Once upon a rhyme

4th September 1998 at 01:00
John Mole on poetry anthologies for next year and beyond

THE RING OF WORDS: An anthology of poetry for children. Edited by Roger McGough. Illustrated by Satoshi Kitamura. Faber Pounds 14.99.

THE FORSAKEN MERMAN ANd OTHER STORY POEMS. Selected by Berlie Doherty. Illustrated by Nick Maland. Hodder Pounds 11.99.

THE hUTCHINSON TREASURY OF CHILDREN'S POETRY. Edited by Alison Sage. Hutchinson Pounds 19.95.

THE PUFFIN BOOK OF UTTERLY BRILLIANT POETRY. Edited by Brian Patten. Viking Pounds 12.99.

READ ME: A poem a day for the National Year of Reading. Chosen by Gaby Morgan. Macmillan Pounds 4.99.

PEACE AND WAR: A collection of poems. Chosen by Michael Harrison and Christopher Stuart-Clark. Oxford University Press Pounds 6.99.

THE POETRY BOOK: Poems for children. Chosen by Fiona Waters. Orion Pounds 5.99.

Poets who also work as stand-up entertainers will be in greater demand than ever this year, especially on National Poetry Day - October 8 - which will focus on celebrating comic verse. The veteran and best among these is Roger McGough, winner of this year's Signal Award for Bad Bad Cats.

Like his creation Georgie Jennings, McGough has become "a legend in his own playtime" but, unlike Georgie, has certainly not "failed miserably in the classroom". Although marginalised by the establishment (he doesn't even rate an entry under his own name in The Oxford Companion to Twentieth Century Poetry), he is a strong favourite with teachers, many of whom have him to thank for their own discovery of contemporary verse. They have passed on their enthusiasm to more than one generation.

Prolific, with a propensity for wordplay which can sometimes overcome him like a nervous tic and a weakness for sentimental whimsy, he is nevertheless a true poet who travels deceptively light in what are often the dark places.

All McGough's strengths watermark his selection for The Ring of Words, an outstanding anthology which opens and closes with the Stevenson poem which gives it its title: "Bright is the ring of wordswhen the right man rings them". As an anthologist, he is just the right man, responding to the unique resonance of each poem he chooses, and placing it for maximum effect in his magic circle of sound and meaning.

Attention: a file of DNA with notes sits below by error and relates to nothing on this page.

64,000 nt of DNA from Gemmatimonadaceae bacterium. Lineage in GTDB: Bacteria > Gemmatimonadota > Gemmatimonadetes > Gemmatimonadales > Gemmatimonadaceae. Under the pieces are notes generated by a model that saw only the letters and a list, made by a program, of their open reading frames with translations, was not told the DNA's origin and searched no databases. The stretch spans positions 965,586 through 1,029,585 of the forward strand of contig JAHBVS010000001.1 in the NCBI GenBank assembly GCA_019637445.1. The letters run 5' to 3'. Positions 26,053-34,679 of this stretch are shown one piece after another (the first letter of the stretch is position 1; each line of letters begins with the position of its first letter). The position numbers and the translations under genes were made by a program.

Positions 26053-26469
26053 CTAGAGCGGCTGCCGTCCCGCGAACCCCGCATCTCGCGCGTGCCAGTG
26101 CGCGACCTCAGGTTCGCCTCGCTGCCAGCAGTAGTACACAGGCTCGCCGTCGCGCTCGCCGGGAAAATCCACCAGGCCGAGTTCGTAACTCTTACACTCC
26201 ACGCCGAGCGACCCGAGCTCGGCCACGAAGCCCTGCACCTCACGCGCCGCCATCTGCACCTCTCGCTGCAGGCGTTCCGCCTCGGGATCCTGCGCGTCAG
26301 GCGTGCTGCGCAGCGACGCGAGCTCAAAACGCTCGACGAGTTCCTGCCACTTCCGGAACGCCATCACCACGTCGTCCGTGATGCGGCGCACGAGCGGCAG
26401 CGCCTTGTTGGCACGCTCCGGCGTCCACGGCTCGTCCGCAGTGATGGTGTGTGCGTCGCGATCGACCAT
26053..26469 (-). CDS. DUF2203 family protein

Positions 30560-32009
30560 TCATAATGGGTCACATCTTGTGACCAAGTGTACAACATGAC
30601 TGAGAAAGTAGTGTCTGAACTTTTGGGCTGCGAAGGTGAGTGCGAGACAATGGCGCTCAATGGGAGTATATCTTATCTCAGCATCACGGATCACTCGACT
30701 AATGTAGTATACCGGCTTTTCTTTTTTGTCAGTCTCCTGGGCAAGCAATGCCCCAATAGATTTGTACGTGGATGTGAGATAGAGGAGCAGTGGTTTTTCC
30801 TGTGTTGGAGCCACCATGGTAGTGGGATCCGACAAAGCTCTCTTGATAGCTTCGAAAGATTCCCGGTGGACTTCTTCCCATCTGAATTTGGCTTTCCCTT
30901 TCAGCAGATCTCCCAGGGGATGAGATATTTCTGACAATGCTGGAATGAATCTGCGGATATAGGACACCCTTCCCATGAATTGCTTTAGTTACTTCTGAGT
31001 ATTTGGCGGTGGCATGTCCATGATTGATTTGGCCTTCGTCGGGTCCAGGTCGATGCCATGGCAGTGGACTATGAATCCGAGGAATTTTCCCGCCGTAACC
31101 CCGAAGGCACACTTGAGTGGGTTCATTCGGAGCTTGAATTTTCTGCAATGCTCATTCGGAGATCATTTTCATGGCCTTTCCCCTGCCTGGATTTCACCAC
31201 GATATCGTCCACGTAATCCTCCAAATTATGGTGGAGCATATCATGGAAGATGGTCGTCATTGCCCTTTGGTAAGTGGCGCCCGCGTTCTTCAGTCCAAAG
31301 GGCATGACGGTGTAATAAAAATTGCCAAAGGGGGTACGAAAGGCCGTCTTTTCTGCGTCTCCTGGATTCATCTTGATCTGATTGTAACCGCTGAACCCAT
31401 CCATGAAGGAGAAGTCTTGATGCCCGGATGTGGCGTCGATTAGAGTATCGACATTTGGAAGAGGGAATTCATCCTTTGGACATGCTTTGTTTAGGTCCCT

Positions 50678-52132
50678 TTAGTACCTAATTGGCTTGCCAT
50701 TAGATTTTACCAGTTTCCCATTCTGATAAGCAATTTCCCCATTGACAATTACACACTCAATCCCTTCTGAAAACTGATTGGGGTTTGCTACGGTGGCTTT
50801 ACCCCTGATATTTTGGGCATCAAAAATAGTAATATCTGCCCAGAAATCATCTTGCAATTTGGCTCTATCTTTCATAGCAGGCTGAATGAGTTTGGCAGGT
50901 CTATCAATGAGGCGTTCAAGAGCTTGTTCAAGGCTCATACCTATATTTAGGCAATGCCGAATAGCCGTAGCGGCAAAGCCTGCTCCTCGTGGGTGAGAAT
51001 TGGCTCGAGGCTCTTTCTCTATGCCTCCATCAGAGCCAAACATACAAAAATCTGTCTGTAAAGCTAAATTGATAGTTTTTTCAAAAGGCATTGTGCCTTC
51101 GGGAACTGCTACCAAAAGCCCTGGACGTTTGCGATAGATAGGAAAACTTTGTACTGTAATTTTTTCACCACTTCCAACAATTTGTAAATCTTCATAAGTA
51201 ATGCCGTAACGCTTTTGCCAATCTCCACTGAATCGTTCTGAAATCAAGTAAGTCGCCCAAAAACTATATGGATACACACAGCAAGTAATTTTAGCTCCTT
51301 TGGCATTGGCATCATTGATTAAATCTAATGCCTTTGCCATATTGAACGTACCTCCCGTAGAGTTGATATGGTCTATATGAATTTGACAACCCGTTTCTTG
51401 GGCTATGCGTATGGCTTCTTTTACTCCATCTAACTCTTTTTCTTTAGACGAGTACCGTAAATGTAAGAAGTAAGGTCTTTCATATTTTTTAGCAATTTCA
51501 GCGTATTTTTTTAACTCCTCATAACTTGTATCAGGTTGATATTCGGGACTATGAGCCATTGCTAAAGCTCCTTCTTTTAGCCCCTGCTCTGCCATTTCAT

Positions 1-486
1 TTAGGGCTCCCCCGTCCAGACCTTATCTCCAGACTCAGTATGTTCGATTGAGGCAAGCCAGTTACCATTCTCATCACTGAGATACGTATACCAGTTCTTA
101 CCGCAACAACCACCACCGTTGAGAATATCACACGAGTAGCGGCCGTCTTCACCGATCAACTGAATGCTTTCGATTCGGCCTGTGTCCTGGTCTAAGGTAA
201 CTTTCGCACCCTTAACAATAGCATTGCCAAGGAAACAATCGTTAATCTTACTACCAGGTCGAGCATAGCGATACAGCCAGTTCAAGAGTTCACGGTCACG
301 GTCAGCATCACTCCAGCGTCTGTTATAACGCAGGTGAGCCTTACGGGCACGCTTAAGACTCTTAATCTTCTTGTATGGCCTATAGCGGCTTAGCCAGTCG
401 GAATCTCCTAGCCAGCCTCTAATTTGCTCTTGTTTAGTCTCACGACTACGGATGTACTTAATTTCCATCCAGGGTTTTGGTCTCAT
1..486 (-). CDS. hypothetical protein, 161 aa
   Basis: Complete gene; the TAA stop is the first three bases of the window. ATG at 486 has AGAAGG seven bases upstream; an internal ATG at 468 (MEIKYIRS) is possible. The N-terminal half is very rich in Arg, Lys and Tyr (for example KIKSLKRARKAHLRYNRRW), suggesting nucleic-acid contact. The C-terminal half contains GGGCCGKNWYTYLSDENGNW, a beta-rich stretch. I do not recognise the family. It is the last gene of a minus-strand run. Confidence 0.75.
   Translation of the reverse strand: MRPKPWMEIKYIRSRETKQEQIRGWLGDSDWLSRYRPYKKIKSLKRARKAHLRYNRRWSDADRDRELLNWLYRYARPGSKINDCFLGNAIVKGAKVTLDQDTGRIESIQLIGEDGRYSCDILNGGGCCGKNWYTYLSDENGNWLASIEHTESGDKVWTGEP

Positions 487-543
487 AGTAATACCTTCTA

One example serves to demonstrate the kind of effect he achieves throughout. In the section "My name is . . ." in which all the poems touch on aspects of personal identity, George Szirtes' initially safe, domestic "A Small Girl Swinging" shifts almost imperceptibly from its narrator's "tiny fears" to intimations of a larger grief. This is picked up in the next poem, "Boy on a Swing" by Oswald Mbuyiseni Mtshali, where the intimations take on a political dimension: "Mother! Where did I come from? When will I wear long trousers?Why was my father jailed?" Then comes the welcome, ebullient release of Carol Ann Duffy's "Whee!", sheer vertiginous fantasy ("I held my head in both handsand flung it through the air"), followed by the equally fantastic "I am Falling off a Mountain" by Jack Prelutsky, which leads, in complete contrast, to Edward Field's "The Tailspin", a pragmatic, almost prosaic, account of how to handle this "dreaded aeronautical problem".

The effect of reading these poems in sequence, as elsewhere throughout the anthology, is simultaneously one of surprise and recognition, a sharing of McGough's own delight in discovering how such very different poems complement each other, though at first they might appear both in style and content to be worlds apart. But then, that is exactly what the best anthologies do. Like poetry itself, they make a kind of inevitable unity out of the unexpected and, like McGough's own performances, they demonstrate the memorable virtues of accessibility.